When things that shouldn’t be flushed down the toilet or dumped down drains are anyway, they can form fatbergs.
Yes, fatbergs: large lumps of fat, oil and grease that combine with other items in the sewer like wipes and paper towels.
They collect and combine. They grow. They congeal in pipes. Eventually they can form massive lumps that block the flow of the rest of our sewage and can force backups into our homes and businesses, and even into waterways like rivers and lakes. The cost to municipalities to extricate the fatbergs is not inconsequential either.
Watch Great Lakes Now’s segment on fatbergs to learn more.
The fatbergs that have gained the most attention are the ones that create the most trouble, such as the 286,601-pound and 820-foot-long Whitechapel Fatberg in London. But fatbergs grow in small and mid-sized towns as well.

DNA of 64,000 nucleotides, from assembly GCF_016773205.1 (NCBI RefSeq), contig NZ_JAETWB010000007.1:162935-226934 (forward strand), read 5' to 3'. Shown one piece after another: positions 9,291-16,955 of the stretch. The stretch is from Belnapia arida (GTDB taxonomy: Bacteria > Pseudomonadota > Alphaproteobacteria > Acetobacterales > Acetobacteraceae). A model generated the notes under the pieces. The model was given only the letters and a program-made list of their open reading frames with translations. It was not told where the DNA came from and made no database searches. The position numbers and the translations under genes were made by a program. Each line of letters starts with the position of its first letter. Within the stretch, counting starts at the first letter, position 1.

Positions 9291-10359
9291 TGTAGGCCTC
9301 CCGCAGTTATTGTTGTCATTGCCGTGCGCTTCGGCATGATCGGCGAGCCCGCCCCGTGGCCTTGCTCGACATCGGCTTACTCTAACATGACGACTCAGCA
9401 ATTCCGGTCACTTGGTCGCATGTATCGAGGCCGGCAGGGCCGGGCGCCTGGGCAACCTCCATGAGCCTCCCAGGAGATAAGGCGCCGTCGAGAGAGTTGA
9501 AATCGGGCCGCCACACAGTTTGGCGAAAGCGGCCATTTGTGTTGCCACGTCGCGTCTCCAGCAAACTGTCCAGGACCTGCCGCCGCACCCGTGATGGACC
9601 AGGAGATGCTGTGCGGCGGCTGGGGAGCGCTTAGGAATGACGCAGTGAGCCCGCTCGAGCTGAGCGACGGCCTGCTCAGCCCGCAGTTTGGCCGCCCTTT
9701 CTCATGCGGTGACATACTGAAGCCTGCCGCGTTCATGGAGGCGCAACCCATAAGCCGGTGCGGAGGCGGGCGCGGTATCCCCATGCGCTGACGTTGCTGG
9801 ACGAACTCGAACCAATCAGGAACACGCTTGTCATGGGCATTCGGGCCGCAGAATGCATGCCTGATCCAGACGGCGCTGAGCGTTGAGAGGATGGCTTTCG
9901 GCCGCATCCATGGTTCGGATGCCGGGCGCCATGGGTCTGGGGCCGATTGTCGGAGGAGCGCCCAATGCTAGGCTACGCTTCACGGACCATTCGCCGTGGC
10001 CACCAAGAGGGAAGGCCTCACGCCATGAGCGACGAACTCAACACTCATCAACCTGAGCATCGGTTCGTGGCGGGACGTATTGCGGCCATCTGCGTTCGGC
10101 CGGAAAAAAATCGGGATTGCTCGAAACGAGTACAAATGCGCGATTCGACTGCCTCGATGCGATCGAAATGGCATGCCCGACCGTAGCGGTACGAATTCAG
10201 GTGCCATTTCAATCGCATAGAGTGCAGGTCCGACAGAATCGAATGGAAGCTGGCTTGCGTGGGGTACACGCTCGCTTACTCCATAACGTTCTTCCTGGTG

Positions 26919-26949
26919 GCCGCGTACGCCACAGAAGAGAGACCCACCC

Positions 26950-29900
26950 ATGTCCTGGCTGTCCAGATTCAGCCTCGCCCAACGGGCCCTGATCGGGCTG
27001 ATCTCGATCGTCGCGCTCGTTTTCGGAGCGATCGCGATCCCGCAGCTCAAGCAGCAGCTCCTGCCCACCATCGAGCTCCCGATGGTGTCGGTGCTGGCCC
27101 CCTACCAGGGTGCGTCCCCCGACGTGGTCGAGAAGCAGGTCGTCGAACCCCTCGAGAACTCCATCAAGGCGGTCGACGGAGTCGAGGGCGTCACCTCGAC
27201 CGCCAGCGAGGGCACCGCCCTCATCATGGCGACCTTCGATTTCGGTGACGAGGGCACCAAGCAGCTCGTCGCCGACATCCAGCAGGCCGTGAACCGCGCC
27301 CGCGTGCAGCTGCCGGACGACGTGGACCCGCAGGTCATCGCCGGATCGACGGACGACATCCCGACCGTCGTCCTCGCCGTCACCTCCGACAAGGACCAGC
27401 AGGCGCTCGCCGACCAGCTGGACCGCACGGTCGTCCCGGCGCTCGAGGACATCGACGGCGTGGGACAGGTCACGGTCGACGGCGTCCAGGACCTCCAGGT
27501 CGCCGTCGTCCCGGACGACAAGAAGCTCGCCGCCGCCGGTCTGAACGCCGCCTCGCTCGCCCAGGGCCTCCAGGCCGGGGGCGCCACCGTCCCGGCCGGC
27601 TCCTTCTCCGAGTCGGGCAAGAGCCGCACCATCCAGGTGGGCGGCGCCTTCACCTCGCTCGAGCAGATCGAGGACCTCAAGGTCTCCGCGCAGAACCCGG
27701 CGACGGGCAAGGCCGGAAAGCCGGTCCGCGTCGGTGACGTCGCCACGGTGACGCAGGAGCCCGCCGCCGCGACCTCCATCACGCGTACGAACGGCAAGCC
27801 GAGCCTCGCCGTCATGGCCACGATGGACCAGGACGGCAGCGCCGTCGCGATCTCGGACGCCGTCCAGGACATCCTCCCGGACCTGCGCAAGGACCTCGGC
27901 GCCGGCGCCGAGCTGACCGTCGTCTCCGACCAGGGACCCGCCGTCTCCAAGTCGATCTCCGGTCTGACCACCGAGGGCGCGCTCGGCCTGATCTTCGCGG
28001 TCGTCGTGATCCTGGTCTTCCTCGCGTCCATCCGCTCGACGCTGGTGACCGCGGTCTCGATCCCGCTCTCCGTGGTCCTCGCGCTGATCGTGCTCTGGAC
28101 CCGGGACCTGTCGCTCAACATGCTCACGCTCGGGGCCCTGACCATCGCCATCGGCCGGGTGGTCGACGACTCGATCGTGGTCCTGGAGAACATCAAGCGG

Each fatberg is a little bit different, reflecting the population that created it or the environment it formed in.
Here in this Great Lakes Now quiz, you can determine which fatberg you are most like by answering five simple questions:
Featured image: Clinton Township, Michigan, Fatberg. Photo courtesy of Doetsch Environmental Services.